When you’re at a big event with a ton of people, your business card is your way of being remembered even after a good conversation. You should hand them out like candy because once the event is over one of the first things people do is go through their selection and then you’re back In business. And, if you really want to make an impression, why not print event specific cards?


6. Hook up on LinkedIn

Business cards are one thing, but these days, there’s an even better to get into someone’s proverbial Rolodex: LinkedIn. The professional social network has been around forever now, but is still underestimated by many as a way to stay in touch with people you’ve actually met with voluntarily, unlike those fifty high school classmates you still have on Facebook. Everyone’s meeting a ton of people, so send your Linkedin connect requests as soon as possible (every evening for example), when they still remember who you are.

Snapshot from last year's Knowledge15 conference.

Snapshot from last year’s Knowledge15 conference.


7. Don’t feel bad about taking a rest

A lot of people thrive on being surrounded by people and shaking hands like there’s no tomorrow. On the other hand, some of us still feel consumed by large crowds and nosy surrounding. The rise of the Internet introvert identity is nothing we need to rinse and repeat right here and now. But there’s a lot to be said about taking the time you need for rest at conferences so that the time you’re present and dealing with people really counts. Take an extra trip to the hotel during the day to charge your batteries or sleep in if it makes you more intense of a networker for the rest of the day!

8. Secure transit to the airport

Word on the street is that Las Vegas sometimes is notoriously bad with traffic to and from the airport, even though the airport’s not too far away from The Strip. You might want to make sure to have a pre-booked ride to the airport as you’re leaving. The city is rarely as crazy as during CES in January, but Las Vegas is generally big on conferences. With some bad luck, you might find yourself wanting to leave on top of a massive wave of other people, which makes for packed transit and long waits for cabs.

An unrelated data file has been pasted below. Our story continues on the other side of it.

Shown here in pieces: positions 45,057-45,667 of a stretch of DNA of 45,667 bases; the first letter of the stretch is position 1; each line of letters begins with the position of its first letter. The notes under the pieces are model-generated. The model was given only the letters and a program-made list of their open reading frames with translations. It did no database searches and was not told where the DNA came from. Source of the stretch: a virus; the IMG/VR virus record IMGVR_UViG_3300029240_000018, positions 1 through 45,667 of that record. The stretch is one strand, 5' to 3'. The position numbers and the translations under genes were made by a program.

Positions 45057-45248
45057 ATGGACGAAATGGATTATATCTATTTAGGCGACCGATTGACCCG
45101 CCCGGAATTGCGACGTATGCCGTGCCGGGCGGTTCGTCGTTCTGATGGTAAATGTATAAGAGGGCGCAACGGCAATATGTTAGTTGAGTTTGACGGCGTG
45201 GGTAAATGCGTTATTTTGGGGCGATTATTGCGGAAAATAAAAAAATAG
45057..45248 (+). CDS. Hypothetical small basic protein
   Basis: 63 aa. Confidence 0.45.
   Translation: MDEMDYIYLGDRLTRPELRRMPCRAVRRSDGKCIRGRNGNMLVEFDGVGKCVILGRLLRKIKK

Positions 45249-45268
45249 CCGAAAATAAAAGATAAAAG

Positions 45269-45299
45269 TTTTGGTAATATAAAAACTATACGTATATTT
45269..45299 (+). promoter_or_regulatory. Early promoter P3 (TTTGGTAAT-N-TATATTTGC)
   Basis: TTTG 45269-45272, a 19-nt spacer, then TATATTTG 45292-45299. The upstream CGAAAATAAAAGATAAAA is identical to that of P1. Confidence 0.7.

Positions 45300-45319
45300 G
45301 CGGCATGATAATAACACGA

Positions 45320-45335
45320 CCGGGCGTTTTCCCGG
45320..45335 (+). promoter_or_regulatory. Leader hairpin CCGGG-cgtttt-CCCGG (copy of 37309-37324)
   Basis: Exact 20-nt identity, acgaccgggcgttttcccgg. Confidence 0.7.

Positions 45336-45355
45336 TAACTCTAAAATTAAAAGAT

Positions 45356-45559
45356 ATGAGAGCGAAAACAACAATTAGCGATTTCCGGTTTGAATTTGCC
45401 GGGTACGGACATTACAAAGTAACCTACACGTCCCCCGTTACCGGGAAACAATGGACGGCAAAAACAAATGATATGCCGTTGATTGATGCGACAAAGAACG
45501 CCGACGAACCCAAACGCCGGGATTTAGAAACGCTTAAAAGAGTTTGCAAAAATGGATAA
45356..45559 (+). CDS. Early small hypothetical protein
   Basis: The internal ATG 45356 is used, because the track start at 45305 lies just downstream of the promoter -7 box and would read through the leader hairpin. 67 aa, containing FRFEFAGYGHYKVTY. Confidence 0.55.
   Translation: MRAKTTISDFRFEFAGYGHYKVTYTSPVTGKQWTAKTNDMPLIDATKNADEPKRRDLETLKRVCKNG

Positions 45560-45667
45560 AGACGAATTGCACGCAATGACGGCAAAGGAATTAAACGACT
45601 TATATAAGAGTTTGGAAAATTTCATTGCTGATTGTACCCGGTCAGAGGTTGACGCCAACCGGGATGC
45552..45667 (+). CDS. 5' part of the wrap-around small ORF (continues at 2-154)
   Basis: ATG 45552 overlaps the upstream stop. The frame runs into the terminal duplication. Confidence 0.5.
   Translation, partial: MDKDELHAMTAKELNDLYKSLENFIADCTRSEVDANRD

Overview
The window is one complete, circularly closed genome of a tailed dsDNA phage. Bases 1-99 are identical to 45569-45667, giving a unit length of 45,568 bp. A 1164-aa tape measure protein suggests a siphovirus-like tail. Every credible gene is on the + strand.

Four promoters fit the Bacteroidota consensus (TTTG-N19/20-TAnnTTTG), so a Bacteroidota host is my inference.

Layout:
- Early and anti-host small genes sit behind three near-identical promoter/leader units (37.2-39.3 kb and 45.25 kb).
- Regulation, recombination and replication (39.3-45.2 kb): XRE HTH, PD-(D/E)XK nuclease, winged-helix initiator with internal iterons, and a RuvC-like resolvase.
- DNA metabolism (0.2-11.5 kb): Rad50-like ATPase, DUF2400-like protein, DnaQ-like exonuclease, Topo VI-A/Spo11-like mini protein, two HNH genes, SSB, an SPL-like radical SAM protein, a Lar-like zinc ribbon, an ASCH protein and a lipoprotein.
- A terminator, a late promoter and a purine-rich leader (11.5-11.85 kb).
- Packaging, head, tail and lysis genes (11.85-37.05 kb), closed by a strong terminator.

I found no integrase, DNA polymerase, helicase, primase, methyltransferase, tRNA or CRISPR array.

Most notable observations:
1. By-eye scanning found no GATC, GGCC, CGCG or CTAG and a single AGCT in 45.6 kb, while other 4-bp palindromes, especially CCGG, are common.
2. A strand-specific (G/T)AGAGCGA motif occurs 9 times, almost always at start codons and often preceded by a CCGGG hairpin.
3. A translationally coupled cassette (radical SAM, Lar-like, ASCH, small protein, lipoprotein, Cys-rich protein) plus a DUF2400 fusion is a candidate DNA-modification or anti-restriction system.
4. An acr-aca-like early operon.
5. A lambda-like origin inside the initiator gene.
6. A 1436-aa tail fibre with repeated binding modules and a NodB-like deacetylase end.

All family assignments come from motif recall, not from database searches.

Once at the airport, you should, according to standard US recommendations, allow for up to three hours of check-in and security check if you’re flying internationally. Terrible yes, but a joke, not so much.

9. Install the app

It is recommended to install Knowledge16 app to your smart phone (Android and iOS). Lot of useful things there, for example maps, schedules, networking information, social media activity streams
Screenshot of the Knowledge16 app for iOS


10. Extra pro-tip for non-American coffee drinkers

If you visit a Starbucks for a cup of coffee remember that, from a European perspective, a
“normal” sized coffee is huge. You’ve been warned!

We’ve no doubt there are tons more useful tips that will help make your Knowledge16 one to remember. If you’ve got any to share, please let us know down below. But most importantly, we hope you have fantastically, inspiring show!

Image credits: ADTeasdale, thebiblioholic & Japanexperterna.se

Jere Jutila

Jere Jutila

Service Manager at Miradore Ltd
Jere Jutila, Services Manager, works in technical sales, customer training and consultation at Miradore. He has years of experience in IT operations management in a global enterprise environment with expertise in workstation infrastructure, administration, development and 3rd level support. | LinkedIn
Jere Jutila